Ottawa's urban winter trail network expanding west
New groomed trail will connect Andrew Haydon Park to March Road
Ottawa's network of urban winter trails is set to expand again this winter thanks in large part to a big push by volunteer groomers in the city's west end.
Following a successful pilot project last year, the Ottawa West Winter Trail will make a 16-kilometre winter trail for cross-country skiers, snowshoers, fat bikers and hikers permanent, according to co-ordinator Roger Colbeck.
"People were just so happy," said Colbeck. "They said how great it was to have this in their own backyard since they can't get out to Gatineau Park."
The expansion means the west-end trail will now run the full length of Watts Creek, a multi-use pathway owned by the National Capital Commission that runs from Kanata's March Road in the west to Carling Avenue in the east, and will include several loops in the Greenbelt north of Highway 417.
Colbeck says volunteers, who are also members of the Kanata Nordic Ski Club, will groom the trail.
Part of expanding network
Urban winter trails have steadily gained popularity in Ottawa following the 2016 launch of the Kichi Sibi (formerly SJAM) Winter Trail along the Ottawa River between the Canadian War Museum and Westboro Beach.
The number of winter trails has grown so much in recent years that volunteers came together to form the Urban Winter Trail Alliance, which includes groomed trails in Orléans, along the Ottawa River, and through Britannia Park.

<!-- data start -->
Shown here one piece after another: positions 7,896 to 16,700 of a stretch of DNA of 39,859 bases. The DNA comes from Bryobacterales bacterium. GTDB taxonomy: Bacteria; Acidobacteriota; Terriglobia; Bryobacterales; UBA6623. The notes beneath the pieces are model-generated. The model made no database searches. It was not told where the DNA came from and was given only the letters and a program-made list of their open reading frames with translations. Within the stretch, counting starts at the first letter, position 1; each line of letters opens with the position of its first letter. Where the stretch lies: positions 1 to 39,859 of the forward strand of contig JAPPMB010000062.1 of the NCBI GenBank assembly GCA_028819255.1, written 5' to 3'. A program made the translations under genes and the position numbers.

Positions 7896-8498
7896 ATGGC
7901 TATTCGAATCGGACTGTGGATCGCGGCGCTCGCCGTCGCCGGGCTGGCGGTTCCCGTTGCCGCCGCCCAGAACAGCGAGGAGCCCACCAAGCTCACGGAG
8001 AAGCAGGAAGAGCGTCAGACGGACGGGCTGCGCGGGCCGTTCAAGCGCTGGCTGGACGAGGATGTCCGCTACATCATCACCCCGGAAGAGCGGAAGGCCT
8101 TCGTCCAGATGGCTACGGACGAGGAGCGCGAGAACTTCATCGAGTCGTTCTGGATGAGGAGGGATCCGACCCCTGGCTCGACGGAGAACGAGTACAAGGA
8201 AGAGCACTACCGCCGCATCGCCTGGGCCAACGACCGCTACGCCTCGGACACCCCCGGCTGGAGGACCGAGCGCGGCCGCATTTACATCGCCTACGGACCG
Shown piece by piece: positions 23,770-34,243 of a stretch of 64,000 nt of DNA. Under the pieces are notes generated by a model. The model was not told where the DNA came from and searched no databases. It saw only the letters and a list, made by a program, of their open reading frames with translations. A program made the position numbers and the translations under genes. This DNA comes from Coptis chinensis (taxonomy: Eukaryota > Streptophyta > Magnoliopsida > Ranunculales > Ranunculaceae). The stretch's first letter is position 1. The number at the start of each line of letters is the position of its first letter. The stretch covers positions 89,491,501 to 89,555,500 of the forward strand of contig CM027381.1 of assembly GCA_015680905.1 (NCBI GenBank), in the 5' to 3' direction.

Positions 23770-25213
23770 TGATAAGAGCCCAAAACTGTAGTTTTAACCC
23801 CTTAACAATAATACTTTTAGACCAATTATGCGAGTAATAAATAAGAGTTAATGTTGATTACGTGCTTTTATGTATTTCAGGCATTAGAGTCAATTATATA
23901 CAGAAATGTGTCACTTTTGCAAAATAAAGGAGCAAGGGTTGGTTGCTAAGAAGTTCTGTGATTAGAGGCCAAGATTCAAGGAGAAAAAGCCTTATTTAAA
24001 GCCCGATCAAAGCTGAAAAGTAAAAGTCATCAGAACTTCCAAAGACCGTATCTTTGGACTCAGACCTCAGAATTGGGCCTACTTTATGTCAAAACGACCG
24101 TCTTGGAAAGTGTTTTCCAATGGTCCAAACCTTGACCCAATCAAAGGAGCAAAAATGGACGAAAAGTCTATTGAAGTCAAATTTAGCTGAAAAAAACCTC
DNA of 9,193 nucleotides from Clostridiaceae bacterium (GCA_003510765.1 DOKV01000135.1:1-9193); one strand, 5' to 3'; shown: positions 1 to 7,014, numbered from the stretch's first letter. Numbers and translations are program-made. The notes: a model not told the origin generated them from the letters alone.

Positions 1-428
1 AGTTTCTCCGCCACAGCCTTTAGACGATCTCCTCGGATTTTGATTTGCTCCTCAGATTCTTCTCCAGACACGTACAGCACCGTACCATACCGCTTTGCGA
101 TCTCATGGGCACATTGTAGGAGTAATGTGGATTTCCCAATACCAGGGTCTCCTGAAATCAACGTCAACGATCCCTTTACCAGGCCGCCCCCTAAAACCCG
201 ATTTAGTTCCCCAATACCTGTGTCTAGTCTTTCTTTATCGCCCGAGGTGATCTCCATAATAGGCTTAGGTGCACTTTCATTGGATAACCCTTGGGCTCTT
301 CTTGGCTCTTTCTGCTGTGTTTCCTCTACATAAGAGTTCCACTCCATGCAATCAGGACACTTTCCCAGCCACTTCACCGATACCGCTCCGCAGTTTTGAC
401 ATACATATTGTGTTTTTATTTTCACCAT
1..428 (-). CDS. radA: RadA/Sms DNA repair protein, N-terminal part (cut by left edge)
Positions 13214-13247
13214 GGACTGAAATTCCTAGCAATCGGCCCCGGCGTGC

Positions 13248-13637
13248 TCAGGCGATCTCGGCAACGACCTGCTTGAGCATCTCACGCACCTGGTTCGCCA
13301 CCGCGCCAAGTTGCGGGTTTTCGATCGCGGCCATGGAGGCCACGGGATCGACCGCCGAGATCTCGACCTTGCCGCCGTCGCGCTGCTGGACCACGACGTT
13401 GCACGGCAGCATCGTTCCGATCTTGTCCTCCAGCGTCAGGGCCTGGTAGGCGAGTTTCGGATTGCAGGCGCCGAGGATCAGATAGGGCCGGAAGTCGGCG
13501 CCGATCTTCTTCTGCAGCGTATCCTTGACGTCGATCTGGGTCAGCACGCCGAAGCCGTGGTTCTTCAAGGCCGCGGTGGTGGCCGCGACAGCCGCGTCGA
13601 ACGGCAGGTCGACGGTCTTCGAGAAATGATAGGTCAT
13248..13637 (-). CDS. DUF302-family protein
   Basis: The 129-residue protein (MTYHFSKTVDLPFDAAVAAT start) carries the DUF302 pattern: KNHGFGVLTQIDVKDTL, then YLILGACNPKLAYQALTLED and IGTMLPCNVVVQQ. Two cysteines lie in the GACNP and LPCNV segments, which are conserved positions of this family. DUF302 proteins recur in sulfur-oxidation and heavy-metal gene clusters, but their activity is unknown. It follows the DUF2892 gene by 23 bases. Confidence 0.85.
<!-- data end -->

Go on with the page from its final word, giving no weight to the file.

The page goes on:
Adding the west-end trail to that alliance means residents, who previously had to travel further, will now have their own free access to a nearby winter trail, says Colbeck.
"I think people were maybe feeling a bit left out when they saw everything going on at Kichi Sibi," he said. "And then when they saw the Britannia Trail happening and our trail happening, I think it really started bringing home the idea that there was this trail system that could maybe one day extend all across the city."
Britannia Trail also expanding
By crossing Carling Avenue, users of the west-end winter trail will be able to continue their journey along the existing Britannia Winter Trail, which will also officially expand this winter.
The new sections mean the western tip will reach Andrew Haydon Park, while the eastern end will reach Deschênes Rapids, according to Britannia Winter Trail board member Marlene Cross.
"It's amazing," said Cross. "Wouldn't it be wonderful if someday all the winter trails in the Urban Winter Trail Alliance would be connected?"
Unfortunately, adds Cross, trail users won't soon be able to enjoy a seamless connection between the Britannia trail and its eastern neighbour, the Kichi Sibi trail.
The challenge is twofold: a section of the multi-use path west of Westboro Beach is butted against the traffic lanes of the Sir John A. Macdonald Parkway, meaning road plows would inevitably push snow and salt from the road onto the winter trail. Secondly, any attempt to use the southern side of the parkway would conflict with the ongoing construction of Ottawa's light-rail system.
The dream still lives on that one day winter trail users can easily cross the entire city, says Colbeck.
"We've looked at Scandinavia and we've said, 'We can do better than some of the countries that are known there for having all these trails,'" he said.